In Part One, three freelance translators told me why they studied for a Master’s in translation and never looked back. We looked at whether the course was too heavily weighted in theoretical elements, if the content is truly relevant in practice and how the course helped get them to where they are today.

In this concluding part, three professional translators without a postgraduate qualification talk to me about why they feel a Master’s is not a prerequisite to get into translation.

Tina Muller (@TinaSMuller) studied Business Administration before proceeding to do a three-year translation and interpreting course at a language institute in Germany that focussed on translation between English and German. She is now a “state-certified translator and interpreter” for the English language.

Lizzie Whiteley (@ditto_languages) studied for a BA in Modern Foreign Languages (French and Italian) at Bristol University and attended the prestigious School of Modern Languages for Translations and Interpreters in Forli, Italy on her year abroad. She now co-runs Ditto Languages in Cardiff.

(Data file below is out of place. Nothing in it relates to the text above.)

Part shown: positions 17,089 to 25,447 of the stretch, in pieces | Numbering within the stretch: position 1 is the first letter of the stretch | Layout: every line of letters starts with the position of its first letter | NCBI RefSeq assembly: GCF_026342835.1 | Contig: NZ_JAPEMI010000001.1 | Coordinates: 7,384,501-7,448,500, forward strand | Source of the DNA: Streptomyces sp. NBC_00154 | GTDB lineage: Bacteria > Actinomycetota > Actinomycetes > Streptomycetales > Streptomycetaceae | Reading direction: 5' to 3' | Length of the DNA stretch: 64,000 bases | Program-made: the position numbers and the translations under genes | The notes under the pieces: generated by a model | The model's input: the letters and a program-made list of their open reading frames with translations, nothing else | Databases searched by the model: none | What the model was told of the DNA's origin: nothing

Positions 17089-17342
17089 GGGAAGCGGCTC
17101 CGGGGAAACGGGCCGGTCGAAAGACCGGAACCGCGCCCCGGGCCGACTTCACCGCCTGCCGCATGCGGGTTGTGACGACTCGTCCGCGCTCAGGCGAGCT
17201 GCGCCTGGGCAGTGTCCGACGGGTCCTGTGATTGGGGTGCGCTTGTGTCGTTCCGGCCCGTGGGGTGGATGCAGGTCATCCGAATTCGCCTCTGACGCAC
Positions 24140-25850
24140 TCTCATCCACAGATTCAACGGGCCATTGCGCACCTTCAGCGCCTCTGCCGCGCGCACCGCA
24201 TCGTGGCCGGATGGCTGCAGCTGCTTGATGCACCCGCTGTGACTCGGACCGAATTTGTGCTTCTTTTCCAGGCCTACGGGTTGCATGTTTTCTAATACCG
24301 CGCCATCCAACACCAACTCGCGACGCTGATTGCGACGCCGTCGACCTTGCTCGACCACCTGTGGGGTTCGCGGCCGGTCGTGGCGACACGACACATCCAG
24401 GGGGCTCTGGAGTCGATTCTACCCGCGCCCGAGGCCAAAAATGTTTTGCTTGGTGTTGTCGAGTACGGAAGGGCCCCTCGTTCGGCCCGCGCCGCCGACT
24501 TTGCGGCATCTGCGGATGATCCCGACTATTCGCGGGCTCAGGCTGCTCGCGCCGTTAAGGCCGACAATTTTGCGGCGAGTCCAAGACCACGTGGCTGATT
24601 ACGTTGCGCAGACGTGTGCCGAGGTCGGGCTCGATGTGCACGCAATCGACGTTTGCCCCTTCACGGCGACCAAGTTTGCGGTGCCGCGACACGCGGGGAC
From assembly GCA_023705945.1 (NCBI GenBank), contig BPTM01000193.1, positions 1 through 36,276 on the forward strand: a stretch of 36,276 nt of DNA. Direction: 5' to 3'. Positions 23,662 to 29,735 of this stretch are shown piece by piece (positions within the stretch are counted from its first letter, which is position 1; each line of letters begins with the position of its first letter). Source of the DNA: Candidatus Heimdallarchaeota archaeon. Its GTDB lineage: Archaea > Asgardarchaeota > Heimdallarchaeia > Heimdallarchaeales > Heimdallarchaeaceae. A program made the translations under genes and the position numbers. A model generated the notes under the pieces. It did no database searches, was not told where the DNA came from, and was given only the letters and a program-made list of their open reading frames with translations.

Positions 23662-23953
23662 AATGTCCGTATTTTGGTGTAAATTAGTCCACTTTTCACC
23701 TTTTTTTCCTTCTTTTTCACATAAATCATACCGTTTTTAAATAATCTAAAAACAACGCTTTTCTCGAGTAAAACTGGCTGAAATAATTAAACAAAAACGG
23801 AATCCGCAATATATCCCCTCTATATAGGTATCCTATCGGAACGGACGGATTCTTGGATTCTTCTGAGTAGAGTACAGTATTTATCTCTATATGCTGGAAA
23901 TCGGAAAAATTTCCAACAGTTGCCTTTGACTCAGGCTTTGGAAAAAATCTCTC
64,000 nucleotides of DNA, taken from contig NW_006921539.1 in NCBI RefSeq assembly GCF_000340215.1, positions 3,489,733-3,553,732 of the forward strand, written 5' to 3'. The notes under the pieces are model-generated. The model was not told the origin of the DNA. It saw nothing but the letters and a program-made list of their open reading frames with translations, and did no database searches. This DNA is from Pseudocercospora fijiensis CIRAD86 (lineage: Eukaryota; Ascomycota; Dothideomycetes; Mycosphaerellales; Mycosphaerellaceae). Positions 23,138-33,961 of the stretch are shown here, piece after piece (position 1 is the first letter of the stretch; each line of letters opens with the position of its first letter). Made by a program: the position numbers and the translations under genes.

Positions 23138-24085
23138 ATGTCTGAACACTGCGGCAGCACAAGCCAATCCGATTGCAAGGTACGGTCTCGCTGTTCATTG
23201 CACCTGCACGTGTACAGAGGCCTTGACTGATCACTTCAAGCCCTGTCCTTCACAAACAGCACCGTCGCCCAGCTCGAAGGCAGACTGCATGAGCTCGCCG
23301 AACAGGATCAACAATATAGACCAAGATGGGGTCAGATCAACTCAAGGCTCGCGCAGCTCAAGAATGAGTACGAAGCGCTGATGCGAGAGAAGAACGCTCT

Caroline Lakey has a BSc Hons in International Management and French from University of Bath, which included a 13-month placement in a company in Paris. She also did a short translation course with University of London Institute in Paris. She is now based in Mayenne, northwest France.

Let’s start with what we want to know above all…

What reasons are there for not wanting to pursue a Master’s in translation?

There were multiple reasons identified for going straight into practising translation, but as far as Caroline Lakey is concerned, the two that stand out the most are practicality and value. “I can’t convince myself that I really need one enough to justify the various sacrifices it would entail, both for me and for my family. A discussion on ProZ convinced me that I wouldn’t be able to make the money/time back that the course would cost me.

I was also put off by the fact that most Master’s courses require you to translate in both directions, which is something I would clearly never do on a professional level. Not to mention the fact that, if I’m honest, the theory of translation bores me stupid!”